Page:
Music of Handel will comprise the second half, with the Concerto Grosso, Op. 6, No. 2 in F, and finally his Music for the Royal Fireworks. It’s interesting to note that although on the surface, this looks like a concert with three concerti on it, remember that a concerto grosso is not a solo work per se, nor is it a “really large and disgusting piece of music,” as the name might suggest. It is rather a “concerto” with “many soloists” (hence the grosso-ness of it). The Bach Brandenburg is in fact also a concerto grosso, it’s just that the Brandenburg concerto moniker has stuck with it since the works were rediscovered in 1849. Sadly, the Handel Concerti Grossi have only opus numbers (3 and 6, six concerti in each opus) to tell them apart; would that there were some more descriptive titles to distinguish them one from another. The concerti grossi are the only works by Handel to have opus numbers, by the way, save for the opus 1 Flute Sonatas. (Maybe he lost count)?

As with all of the Chamber Orchestra Concerts, a post-concert chat will follow the concert, this time with Gabe and Maestro Fellenbaum.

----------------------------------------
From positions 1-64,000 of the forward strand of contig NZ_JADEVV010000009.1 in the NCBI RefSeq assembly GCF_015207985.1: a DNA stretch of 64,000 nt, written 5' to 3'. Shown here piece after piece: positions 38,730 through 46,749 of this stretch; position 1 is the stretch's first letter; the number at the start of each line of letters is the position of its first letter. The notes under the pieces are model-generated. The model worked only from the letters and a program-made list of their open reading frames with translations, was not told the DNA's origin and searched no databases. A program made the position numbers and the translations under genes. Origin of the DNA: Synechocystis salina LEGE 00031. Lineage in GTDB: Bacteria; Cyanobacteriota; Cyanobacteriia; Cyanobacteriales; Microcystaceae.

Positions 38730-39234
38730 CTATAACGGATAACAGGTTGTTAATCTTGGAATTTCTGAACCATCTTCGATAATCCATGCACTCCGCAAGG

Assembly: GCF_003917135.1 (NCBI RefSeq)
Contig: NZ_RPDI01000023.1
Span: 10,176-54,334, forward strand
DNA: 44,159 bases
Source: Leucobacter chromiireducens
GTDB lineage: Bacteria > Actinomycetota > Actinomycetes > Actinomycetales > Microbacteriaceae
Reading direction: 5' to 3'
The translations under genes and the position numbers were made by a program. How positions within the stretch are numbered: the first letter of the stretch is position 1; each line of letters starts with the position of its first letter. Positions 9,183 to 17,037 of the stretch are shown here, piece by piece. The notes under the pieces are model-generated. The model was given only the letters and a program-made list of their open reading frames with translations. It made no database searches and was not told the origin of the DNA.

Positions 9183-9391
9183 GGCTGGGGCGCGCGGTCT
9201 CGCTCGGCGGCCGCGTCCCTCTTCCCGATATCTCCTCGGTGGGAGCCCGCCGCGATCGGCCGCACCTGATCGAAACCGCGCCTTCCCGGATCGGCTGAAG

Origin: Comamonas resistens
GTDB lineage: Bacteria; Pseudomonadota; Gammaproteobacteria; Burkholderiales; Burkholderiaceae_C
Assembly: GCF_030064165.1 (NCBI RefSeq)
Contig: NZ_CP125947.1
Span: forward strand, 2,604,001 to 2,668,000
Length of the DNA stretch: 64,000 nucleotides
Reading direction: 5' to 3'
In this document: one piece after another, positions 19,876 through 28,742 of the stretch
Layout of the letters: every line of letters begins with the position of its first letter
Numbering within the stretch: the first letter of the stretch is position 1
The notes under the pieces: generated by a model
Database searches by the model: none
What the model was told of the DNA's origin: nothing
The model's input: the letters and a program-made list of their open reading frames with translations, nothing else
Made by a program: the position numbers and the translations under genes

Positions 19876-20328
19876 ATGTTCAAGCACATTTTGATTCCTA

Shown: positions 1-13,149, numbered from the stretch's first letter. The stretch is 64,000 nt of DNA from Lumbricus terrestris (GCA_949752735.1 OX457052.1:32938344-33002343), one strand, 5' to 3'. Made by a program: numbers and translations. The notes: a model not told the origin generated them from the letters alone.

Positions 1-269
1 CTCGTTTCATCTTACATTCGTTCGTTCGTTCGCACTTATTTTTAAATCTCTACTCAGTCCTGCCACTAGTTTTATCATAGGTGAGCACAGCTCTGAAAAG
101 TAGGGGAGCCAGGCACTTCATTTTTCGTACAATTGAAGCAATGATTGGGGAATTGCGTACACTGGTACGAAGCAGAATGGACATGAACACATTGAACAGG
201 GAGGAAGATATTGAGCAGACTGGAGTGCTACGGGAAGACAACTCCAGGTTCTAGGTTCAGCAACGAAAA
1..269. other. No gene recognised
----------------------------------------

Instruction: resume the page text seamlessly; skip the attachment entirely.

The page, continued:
Tuesday, February 19, 2013

New Tricks

This morning’s breakfast consists of a Carnival Turnover(ture) and some chai- Tchai-kovsky, to be exact. If we were playing any other Tchaikovsky symphony, these notes would not seem so elusive, this being my maiden voyage with the 3rd. And while, yes, I have learned the notes, there is still a ways to go until I can say comfortably that I have learned the music. Finding where all these notes fit in is only possible at the rehearsal, since I may be able to figure some things out from a YouTube video, but lo and behold, our orchestra has different reflexes than the one the screen. Different articulations, different tempi, different drag coefficient, different acoustical phenomena. These rehearsals then become highly intensive fact-finding missions.